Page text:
"You lost it? What? ....Yeah, go ahead. This guy's crazy, I'm not stickin' my head out there." Several of the other goons seemed to nod in agreement. Cinquain looked around discerningly; the gang's numbers were dwindling rapidly, he'd have to move quickly. "Alright, look, I've got an idea. Everyone grab an extra mask for decoys, there's plenty lying around." The goon who had loaned him a mask balked. "Hey, why'd you take mine then? I don't wanna use one with a hole already in it." Cinquain shrugged. "Think of it as me doing you a favor. Since yours will have a hole in it, he probably won't shoot you."

The goon grinned. "Oh yeah, heh, good thinkin! Sucks to be you though." Cinquain smiled from under the mask. "I guess so..." Right before the others charged, he made one extra adjustment, slipping off the white jacket and, with his right hand, "wearing" it carefully around his left arm and head, his left hand holding his mask up through the neck. It wasn't perfect, but in the heat of battle it would suffice. The goons charged, and Cinquain made his move.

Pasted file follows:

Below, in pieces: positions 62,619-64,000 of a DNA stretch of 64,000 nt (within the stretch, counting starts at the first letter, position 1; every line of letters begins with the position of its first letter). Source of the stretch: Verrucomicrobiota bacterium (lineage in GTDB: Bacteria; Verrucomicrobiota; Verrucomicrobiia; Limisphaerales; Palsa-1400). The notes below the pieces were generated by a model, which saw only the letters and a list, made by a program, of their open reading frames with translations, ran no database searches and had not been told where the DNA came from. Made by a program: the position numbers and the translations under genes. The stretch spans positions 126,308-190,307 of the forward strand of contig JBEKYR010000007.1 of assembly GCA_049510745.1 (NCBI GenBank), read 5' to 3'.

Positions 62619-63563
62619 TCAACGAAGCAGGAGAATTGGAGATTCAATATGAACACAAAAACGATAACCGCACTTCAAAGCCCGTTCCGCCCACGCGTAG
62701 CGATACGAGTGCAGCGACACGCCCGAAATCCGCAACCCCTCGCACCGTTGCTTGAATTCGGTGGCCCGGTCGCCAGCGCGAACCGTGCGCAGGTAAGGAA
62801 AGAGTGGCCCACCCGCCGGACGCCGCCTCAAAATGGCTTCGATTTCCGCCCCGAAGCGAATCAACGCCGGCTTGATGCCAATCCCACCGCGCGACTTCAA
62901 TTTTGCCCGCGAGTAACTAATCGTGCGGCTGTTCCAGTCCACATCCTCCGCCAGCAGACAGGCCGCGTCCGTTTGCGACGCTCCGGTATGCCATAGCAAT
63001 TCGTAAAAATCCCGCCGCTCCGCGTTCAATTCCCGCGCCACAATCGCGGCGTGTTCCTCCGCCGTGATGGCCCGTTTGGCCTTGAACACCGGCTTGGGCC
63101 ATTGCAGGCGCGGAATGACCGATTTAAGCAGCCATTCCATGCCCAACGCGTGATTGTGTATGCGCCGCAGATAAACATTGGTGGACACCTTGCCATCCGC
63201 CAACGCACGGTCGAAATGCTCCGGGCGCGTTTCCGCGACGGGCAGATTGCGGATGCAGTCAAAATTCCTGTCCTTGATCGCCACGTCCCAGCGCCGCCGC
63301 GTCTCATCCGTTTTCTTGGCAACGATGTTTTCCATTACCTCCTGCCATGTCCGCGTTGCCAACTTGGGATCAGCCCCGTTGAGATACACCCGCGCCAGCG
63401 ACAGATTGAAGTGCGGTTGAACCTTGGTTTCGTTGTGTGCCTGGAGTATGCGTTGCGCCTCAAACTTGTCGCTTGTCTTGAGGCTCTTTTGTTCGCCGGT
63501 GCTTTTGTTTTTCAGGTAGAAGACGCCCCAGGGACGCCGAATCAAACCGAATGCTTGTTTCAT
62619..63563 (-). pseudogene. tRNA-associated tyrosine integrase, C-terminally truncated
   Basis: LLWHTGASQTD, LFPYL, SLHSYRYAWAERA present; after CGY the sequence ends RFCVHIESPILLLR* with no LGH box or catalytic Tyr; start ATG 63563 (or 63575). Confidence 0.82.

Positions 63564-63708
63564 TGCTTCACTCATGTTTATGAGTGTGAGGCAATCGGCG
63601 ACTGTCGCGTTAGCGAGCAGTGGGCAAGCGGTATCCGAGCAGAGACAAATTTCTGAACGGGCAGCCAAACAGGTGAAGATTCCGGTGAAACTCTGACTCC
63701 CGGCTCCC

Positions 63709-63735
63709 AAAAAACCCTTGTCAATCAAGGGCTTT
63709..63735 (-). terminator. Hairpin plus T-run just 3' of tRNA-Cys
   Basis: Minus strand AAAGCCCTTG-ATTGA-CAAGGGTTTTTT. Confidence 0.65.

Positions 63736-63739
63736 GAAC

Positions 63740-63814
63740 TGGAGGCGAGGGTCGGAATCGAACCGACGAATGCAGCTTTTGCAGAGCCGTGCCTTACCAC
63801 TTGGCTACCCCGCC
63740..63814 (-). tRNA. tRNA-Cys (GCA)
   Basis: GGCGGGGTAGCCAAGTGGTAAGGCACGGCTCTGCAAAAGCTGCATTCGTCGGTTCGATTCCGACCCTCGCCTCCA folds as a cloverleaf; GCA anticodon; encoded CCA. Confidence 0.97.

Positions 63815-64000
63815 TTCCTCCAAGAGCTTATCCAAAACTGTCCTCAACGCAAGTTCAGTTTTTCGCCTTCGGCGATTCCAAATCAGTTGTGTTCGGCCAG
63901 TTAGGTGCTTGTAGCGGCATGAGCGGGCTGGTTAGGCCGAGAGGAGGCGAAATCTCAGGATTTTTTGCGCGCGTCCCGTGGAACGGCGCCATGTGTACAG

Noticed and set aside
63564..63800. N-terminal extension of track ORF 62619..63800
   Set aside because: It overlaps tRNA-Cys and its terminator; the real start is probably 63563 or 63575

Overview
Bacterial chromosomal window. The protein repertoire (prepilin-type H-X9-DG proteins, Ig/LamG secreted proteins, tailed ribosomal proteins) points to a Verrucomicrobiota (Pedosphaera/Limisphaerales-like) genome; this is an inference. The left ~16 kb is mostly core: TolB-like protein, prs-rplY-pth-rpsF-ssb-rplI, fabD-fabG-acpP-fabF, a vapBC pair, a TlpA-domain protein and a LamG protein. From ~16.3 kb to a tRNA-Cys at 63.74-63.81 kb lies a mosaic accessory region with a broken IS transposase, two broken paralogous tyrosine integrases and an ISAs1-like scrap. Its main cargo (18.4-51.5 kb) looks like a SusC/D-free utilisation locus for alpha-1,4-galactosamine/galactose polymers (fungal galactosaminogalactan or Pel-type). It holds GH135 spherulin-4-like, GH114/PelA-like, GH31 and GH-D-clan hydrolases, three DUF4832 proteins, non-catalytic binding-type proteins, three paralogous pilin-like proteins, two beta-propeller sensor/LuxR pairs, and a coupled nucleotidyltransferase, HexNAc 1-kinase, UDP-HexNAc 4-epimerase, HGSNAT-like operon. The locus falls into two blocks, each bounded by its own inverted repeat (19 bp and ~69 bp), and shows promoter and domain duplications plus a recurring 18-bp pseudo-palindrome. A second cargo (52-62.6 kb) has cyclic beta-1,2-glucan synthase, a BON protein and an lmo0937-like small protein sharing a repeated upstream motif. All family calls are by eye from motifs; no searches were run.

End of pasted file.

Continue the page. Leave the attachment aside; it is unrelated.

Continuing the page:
And so it went. Jane pressed forward, her grim determination slowly being chipped at by the horrific orchestrated violence that seemed to engulf everything around her. The world was slowly dying and Jane was slowly dying, and none of it seemed right. She took a shot at the new girl and missed, putting a respectable hole in the hotel's concierge desk. Splinters of wood and graphite flew through the air. Ink cursed her luck.
"Why did they have to use pencils?"